Environmental insults to organisms occur on a frequent basis and require that the organism respond to and correct any resultant homeostatic change. Epithelial tissues are a first line of defense against the external environment and, when injured, can result in microbial invasion and loss of tissue integrity. Therefore, it is critical to determine the molecular pathways that ensure epithelial wound healing.
Several experimental systems exist to study epithelial wound repair, and experimental results have revealed the use of a variety of mechanisms for wound repair including lamellipodial crawling and actomyosin purse string contractility. However, the relative contribution of these mechanisms to wound repair, and their molecular players, remain enigmatic and appear to be context-specific (e.g. embryonic vs. adult tissue repair). The Parkhurst lab (Basic Sciences Division), by utilizing transgenic Drosophila embryos and 4D confocal microscopy, has provided a detailed and thorough investigation of wound repair to reveal key proteins involved in specific repair stages.
First, live-cell imaging of embryos subjected to laser ablation of a patch of epithelial tissue revealed the overall morphological changes that occurred at and around the site of tissue damage. Four distinct stages were identified: (1) expansion of the wounded area with retraction of the tissue margins and removal of severely damaged cells; (2) coalescence as the wound reaches a maximally retracted area and begins to assemble the cellular machineries required for wound repair; (3) contraction of the wound area as a rapid process to shrink the size of the wound; (4) closure of the final 5% of the wound area and restitution of tissue continuity. Imaging embryos expressing fluorescently tagged actin revealed actin foci along the leading edge of the wound, and dynamic cellular protrusions were evident 5 minutes post-wounding (coalescence). Also, actin patches from leading edge cells coalesced to form a continuous cable that encircled the leading edge of the wound. During contraction, actin became enriched in the actin cable indicating active actomyosin purse-string function. Actin-rich lamellipodia and filopodia (thin plasma membrane protrusions that function in cell mobilization) explored the open space of the wound area during this stage. Lastly, wound closure was achieved through filopodia/lamellipodia contacts from opposing wound edges.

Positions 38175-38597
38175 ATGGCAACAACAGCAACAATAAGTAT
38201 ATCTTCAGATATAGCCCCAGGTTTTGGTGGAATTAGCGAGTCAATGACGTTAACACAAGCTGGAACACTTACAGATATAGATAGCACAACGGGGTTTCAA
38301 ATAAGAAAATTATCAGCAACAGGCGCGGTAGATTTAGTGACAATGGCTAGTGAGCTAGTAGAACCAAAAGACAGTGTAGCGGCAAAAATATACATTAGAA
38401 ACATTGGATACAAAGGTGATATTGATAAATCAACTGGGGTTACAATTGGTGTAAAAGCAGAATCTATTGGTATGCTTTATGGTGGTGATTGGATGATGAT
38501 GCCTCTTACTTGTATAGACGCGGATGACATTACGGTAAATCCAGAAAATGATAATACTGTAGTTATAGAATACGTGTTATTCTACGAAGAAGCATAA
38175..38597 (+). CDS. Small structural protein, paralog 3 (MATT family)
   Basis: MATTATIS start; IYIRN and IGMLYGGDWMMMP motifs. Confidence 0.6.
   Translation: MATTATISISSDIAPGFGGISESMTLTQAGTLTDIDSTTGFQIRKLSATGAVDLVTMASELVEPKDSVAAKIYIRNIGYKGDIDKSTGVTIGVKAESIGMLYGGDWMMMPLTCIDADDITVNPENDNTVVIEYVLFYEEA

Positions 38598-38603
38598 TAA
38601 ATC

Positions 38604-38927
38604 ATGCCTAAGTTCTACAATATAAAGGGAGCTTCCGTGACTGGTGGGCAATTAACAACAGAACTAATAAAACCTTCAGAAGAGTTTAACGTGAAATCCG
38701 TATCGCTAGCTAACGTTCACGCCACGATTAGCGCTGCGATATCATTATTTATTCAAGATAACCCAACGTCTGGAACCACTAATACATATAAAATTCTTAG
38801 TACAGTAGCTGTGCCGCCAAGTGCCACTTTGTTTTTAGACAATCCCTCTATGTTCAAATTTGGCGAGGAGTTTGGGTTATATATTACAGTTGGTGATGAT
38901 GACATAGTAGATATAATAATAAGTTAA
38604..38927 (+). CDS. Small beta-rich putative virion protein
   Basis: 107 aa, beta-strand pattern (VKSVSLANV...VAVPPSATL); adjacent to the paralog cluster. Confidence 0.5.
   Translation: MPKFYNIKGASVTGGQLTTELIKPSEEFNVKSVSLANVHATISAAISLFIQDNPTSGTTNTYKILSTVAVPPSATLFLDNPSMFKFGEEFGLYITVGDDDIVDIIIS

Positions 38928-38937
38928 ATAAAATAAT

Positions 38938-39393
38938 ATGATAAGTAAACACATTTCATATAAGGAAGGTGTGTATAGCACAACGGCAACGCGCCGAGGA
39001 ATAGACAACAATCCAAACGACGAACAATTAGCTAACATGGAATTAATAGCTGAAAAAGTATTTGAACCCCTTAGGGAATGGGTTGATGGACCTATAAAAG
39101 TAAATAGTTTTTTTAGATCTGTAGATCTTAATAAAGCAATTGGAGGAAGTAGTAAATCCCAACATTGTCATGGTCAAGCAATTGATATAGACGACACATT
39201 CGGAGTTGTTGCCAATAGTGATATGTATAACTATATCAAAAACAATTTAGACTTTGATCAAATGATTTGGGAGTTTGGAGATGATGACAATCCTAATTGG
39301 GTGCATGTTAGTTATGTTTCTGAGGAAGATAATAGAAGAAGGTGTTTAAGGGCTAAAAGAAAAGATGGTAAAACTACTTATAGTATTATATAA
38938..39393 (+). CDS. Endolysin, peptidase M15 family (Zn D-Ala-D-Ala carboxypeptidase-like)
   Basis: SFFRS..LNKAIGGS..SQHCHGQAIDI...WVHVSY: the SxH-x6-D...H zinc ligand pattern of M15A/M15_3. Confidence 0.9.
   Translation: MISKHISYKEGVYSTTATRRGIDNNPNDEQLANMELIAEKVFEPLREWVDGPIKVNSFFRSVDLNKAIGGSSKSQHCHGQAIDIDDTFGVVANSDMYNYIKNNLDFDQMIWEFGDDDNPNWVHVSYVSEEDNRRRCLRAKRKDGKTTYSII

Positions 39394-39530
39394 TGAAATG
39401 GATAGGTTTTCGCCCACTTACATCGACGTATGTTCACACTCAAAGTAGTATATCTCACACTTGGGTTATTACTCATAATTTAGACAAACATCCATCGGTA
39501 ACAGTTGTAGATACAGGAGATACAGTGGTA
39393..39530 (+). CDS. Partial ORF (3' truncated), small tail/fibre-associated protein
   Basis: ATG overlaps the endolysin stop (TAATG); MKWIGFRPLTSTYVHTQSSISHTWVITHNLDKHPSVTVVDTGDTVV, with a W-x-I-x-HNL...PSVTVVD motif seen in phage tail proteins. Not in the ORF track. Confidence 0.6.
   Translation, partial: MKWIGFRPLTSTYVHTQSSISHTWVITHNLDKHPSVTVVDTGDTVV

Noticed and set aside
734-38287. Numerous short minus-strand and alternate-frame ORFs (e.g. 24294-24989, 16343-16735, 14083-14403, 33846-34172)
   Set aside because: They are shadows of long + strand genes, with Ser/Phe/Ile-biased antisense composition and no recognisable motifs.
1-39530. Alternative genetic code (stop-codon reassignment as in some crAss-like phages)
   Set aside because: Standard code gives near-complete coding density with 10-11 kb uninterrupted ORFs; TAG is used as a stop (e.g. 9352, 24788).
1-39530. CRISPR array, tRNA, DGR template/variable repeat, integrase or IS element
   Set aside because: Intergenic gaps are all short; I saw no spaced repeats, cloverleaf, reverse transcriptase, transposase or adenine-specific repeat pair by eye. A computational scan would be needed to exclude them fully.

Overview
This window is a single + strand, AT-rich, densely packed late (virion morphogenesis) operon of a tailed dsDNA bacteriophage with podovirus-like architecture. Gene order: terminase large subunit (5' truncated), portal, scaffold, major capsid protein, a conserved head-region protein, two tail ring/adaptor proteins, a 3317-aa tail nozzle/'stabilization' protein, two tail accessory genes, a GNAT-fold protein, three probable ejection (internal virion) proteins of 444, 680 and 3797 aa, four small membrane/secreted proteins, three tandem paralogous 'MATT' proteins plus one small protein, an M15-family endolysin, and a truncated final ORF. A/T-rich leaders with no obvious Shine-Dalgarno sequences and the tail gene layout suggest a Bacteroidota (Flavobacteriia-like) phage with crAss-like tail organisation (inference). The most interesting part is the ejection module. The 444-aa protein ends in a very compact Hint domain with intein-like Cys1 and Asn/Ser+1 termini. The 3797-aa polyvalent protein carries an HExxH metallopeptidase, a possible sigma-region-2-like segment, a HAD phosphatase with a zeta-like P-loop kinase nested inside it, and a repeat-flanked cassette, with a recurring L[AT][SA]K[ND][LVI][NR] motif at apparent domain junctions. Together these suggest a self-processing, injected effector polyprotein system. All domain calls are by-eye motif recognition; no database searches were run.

After defining the key stages in wound repair, the localization of candidate proteins that were anticipated to play a role in the process was determined and their function was perturbed to determine how they affect wound repair. First, myosin II accumulation at the wound edge paralleled that of actin to form the actomyosin purse-string. However, myosin II did not exist in the actin-rich filopodia/lamellipodia. In myosin II mutants, a robust actomyosin cable did not form but instead wound repair was achieved by an increase in the actin-rich protrusions from neighboring or opposing cells interacting with one another to bring the areas closer together.
The actomyosin cable is anchored cell-to-cell by cadherin-based adherens junctions, and E-Cadherin mutant embryos displayed impaired actin cable assembly and function. However, wound closure was once again accomplished by cellular actin protrusions. Given the importance of the actin protrusions in wound repair throughout the repair process, protrusion dynamics were studied by imaging transgenic embryos expressing fluorescently tagged plasma membrane markers. Indeed, cellular actin protrusions emanating from one region of the wound made connections to actin protrusions from other wound regions. The activity of the protrusions was disrupted in Cdc42 mutants (a small ATPase known to regulate filopodial function) to reveal an extended duration of contraction and the absence of closure. Lastly, all stages of wound repair exhibited defects in mutant embryos with defective actin purse string AND protrusion function, suggesting that both mechanisms are necessary for efficient wound repair. The imaging techniques and transgenic animals generated during these studies will fuel subsequent investigations of wound repair and will help to answer a major outstanding question: What are the signaling pathways that respond to and initiate the wound repair process?
Basic Sciences Division
Human Biology Division
Maggie Burhans, Ph.D.
Public Health Sciences Division
Vaccine and Infectious Disease Division
Clinical Research Division
Julian Simon, Ph.D.
Clinical Research Division
and Human Biology Division
Arnold Digital Library